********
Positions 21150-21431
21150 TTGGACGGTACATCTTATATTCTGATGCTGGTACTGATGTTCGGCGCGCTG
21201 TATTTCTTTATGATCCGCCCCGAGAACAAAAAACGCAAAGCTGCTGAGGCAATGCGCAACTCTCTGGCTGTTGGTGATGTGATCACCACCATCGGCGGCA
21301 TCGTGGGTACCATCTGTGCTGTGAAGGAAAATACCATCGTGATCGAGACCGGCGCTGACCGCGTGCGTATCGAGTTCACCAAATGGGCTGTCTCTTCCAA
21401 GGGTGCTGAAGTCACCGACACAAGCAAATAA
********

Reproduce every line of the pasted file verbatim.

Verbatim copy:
Positions 21150-21431
21150 TTGGACGGTACATCTTATATTCTGATGCTGGTACTGATGTTCGGCGCGCTG
21201 TATTTCTTTATGATCCGCCCCGAGAACAAAAAACGCAAAGCTGCTGAGGCAATGCGCAACTCTCTGGCTGTTGGTGATGTGATCACCACCATCGGCGGCA
21301 TCGTGGGTACCATCTGTGCTGTGAAGGAAAATACCATCGTGATCGAGACCGGCGCTGACCGCGTGCGTATCGAGTTCACCAAATGGGCTGTCTCTTCCAA
21401 GGGTGCTGAAGTCACCGACACAAGCAAATAA